Is Your Business Website Ready for Google’s Mobile-First Initiative Which May Significantly Affect Your Website’s SEO?
Google has started transitioning websites that follow the best practices for mobile-first indexing. What is mobile-first indexing?
This means that Google will simply process or include the indexed version of your mobile website first.
More than half of the world’s web traffic now comes from users with a mobile phone Internet connected device. It’s important to start thinking “mobile-first”, just like Google is doing now.
So, what does that mean for my business website and how does it affect my Search Engine Optimization efforts?
What this means is if your business website has a mobile-friendly website version, then, this version will be considered as the primary indexing version. One important strategy you should consider is to push all your important and relevant content that may exist only on your desktop website version to your mobile-friendly version. Doing this will ensure continued positive ranking in Google’s Search engine and Google’s S.E.R.P. (Search Engine Results Page). However, don’t be so concerned because mobile-first indexing will not be the only factor considered in the overall ranking for your company’s online business website property.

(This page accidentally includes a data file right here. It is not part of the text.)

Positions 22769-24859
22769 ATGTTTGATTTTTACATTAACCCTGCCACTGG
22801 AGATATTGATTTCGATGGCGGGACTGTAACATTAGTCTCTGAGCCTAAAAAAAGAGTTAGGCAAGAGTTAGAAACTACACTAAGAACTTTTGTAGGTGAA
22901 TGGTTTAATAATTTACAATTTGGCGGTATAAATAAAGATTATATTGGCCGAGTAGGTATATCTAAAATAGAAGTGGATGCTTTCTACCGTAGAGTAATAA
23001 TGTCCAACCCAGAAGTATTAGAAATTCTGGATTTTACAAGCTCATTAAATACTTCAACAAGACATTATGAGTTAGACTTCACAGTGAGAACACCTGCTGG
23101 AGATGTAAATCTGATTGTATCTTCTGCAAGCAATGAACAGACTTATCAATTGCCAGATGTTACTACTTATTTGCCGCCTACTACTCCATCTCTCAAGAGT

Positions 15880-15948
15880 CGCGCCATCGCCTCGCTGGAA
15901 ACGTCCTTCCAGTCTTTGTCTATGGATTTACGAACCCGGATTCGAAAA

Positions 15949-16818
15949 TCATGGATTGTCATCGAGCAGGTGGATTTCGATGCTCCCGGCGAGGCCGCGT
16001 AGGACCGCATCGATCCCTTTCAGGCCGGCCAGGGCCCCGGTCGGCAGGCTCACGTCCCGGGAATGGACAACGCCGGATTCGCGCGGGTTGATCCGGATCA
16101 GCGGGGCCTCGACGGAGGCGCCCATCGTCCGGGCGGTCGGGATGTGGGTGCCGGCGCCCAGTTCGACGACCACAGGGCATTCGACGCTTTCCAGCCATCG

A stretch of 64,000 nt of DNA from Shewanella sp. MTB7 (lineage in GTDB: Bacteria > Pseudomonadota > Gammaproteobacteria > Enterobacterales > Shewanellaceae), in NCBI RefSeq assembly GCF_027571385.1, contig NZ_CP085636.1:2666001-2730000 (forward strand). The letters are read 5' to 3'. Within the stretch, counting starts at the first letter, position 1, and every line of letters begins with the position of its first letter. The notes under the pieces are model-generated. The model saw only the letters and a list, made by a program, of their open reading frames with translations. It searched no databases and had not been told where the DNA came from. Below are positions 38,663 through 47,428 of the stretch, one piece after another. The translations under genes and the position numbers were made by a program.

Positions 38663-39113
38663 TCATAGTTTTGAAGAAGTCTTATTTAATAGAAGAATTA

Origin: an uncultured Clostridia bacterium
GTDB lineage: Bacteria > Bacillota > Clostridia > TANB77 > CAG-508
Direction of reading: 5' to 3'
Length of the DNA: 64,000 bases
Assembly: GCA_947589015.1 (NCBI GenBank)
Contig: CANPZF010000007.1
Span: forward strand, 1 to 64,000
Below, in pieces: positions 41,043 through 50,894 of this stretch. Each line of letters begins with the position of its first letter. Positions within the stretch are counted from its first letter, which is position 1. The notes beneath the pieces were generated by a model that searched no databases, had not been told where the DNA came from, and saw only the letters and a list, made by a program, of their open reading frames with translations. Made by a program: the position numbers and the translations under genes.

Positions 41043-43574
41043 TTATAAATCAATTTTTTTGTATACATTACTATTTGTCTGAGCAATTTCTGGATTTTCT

If your business website is responsive and contains identical content on the desktop and mobile versions, then you may not to need to make any changes or updates.
What you should consider doing to sustain your SEO rankings:
- Include high-quality, media-rich content such as text, images, animations and videos in the mobile version of your website.
- Setup and integrate all Metadata and image tagging on both mobile and desktop sites.
- Have an HTTPS secure site priority-first search over non-HTTPS sites.
- Be AMP (Accelerated Mobile Pages) ready requiring HTTPS installation. With mobile-first, search engine optimization includes criteria like fast download speeds.
- Make your business website is secure. Web-safe warning notices appear in web browsers, like Google Chrome and installed security software. If your website is not secure through encryption, then visitors will get a warning notice that the site may not be safe.